lentils and legumes
Thomas cuisine focuses on educating consumers about the food we offer. the entry below is from our director of wellness and nutrition about the benefits of adding lentils and legumes to our diet.
Whether you’re trying to decrease cholesterol, improve blood glucose control, maintain a healthy weight or just improve your diet, legumes are versatile and nutritious. Beans are a great source of plant-based protein, are budget-friendly and they come dried or canned for convenience.
Dried beans are easy to use and most have soaking instructions on the packaging. Always check the date on any packaging to ensure your beans are fresh. Canned beans should be rinsed before use and can eliminate up to 40% of the sodium. Dried beans can soak overnight, or if you’re short on time you can use a quick-soak method, refer to the bean package for detailed instructions. Soaking beans not only helps them cook faster, but it can also help with digestion. Lentils and peas don’t need to be soaked, they can be rinsed and cooked according to your recipe.
Lentils, chickpeas (garbanzo beans), peanuts, pinto beans, and black beans are an example of plant-based proteins that have been shown to reduce cholesterol, help stabilize and even decrease blood glucose levels (1); and improve healthy gut bacteria. Researchers have found that eating about ¾ cup of legumes daily reduced bad (LDL) cholesterol. It’s also thought that including legumes in your diet can complement drug therapy and possibly lower the risk for cardiovascular disease (2,3,4).
A 2012 study from the Archives of Internal Medicine found when beans are combined with a low-glycemic diet, they can help lower blood glucose levels in people with type 2 diabetes (4). The combination of protein and fiber in beans helps to slow digestion; which slows the increase in blood glucose.
Studies report that beans can contribute to a healthy gut (microbiome). The microbiome is important to your immune system, weight, heart and overall health. The good bacteria in your belly are affected by the food that you eat and use fiber as a source of nutrition. Eating a diet high in fiber, like legumes, can improve gut health and decrease your risk of diabetes, heart disease, weight gain and risk of cancer (5,6).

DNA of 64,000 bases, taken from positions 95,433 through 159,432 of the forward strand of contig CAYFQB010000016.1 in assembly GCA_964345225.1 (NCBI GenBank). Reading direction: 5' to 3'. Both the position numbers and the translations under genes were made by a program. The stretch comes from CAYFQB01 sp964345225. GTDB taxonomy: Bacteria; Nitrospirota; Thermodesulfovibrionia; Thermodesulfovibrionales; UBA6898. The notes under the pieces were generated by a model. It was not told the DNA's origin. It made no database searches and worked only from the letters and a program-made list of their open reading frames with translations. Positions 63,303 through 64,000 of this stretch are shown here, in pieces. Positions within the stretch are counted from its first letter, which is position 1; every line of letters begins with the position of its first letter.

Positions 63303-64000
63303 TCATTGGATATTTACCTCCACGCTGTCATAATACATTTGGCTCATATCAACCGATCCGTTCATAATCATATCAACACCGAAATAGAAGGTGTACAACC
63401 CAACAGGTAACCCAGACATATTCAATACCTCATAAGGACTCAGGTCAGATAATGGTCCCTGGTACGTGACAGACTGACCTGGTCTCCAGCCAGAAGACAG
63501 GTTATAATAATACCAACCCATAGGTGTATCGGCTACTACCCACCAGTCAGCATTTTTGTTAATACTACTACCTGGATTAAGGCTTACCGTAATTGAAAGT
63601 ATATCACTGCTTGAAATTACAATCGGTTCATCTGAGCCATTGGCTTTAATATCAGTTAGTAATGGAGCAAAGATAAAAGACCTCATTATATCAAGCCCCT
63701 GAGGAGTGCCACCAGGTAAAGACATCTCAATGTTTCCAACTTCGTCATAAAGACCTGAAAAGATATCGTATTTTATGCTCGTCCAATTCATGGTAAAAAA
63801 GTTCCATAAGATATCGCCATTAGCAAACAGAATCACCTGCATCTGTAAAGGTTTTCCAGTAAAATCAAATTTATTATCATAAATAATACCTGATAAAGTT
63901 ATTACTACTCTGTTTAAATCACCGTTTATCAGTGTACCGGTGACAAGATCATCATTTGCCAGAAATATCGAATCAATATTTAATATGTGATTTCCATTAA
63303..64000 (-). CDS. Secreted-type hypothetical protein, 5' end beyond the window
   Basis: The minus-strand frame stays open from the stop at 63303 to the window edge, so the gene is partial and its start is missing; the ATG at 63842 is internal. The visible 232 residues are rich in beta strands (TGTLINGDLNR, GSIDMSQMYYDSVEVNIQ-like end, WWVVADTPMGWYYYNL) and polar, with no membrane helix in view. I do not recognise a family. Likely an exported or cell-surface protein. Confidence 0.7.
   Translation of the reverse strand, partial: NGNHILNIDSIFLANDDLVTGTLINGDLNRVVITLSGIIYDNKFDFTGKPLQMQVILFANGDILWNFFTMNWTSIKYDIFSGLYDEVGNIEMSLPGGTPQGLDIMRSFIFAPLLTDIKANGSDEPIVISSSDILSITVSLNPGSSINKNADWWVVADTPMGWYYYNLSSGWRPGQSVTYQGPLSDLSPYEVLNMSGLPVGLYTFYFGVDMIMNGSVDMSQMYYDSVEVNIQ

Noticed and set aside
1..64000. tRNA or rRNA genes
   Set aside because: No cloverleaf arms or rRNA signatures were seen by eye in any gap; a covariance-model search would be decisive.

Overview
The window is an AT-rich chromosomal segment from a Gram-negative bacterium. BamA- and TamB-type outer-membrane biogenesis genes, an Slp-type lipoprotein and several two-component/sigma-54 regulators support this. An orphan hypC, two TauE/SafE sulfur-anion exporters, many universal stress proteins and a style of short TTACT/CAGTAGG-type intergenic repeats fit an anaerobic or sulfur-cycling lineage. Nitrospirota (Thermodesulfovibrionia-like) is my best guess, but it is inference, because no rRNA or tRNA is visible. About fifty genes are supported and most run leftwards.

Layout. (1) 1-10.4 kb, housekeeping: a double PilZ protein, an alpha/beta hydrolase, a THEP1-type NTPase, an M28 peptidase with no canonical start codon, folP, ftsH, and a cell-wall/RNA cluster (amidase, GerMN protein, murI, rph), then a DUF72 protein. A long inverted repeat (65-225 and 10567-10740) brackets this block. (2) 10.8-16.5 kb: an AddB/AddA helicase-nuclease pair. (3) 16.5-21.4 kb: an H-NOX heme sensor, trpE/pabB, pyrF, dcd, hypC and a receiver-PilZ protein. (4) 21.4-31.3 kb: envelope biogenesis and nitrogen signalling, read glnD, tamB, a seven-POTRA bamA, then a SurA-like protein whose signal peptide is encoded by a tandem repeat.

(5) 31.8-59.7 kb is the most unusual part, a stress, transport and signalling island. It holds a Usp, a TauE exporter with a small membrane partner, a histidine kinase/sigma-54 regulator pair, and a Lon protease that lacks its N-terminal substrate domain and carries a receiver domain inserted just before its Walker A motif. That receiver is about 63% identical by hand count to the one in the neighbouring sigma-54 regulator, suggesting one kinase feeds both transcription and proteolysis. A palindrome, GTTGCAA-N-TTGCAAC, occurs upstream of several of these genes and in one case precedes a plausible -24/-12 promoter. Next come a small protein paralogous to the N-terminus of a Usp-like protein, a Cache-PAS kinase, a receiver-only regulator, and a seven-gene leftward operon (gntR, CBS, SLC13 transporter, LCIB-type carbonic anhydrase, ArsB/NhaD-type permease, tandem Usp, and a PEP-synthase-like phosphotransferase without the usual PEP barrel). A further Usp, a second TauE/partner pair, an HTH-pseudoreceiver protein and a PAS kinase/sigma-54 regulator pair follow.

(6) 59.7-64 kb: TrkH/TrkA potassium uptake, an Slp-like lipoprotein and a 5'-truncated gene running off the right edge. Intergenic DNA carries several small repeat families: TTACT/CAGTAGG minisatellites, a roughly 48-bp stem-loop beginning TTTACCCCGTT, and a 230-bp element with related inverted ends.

Vegans and vegetarians will find that legumes are a good plant-based source of protein. Legumes and lentils are a common source of protein for those who don’t eat meat or who want to decrease their animal protein consumption. While legumes are a good source of protein, they aren’t a “complete protein.” If you rely on beans as a source of protein and your diet doesn’t allow for any animal products, you’ll need to include a complimentary protein to your meals. Grains, nuts and seeds are complimentary proteins to legumes, and combined they provide the complete protein your body needs.
There are many ways to reap the benefits of the magical bean. Add them to soups, salads and casseroles or make a dip. Try adding beans to meatballs or burgers to increase fiber in your diet. Including beans to your weekly meal plan can decrease your weight and your cholesterol; and your budget will like it too.
1. Dita Moravek, Alison M Duncan, Laura B VanderSluis, Sarah J Turkstra, Erica J Rogers, Jessica M Wilson, Aileen Hawke, D Dan Ramdath. Carbohydrate Replacement of Rice or Potato with
Lentils Reduces the Postprandial Glycemic Response in Healthy Adults in an Acute, Randomized, Crossover Trial. The Journal of Nutrition, 2018; 148 (4): 535 DOI: 10.1093/jn/nxy018
2. Nutr Metab Cardiovasc Dis. 2011 Feb; 21(2): 94–103.
3. CMAJ May 13, 2014 186 (8) E252-E262; DOI: https://doi.org/10.1503/cmaj.131727
5. Nutrients. 2013 Apr; 5(4): 1417–1435.
6. Food Research International, Volume 76, Part 1, October 2015, Pages 79-85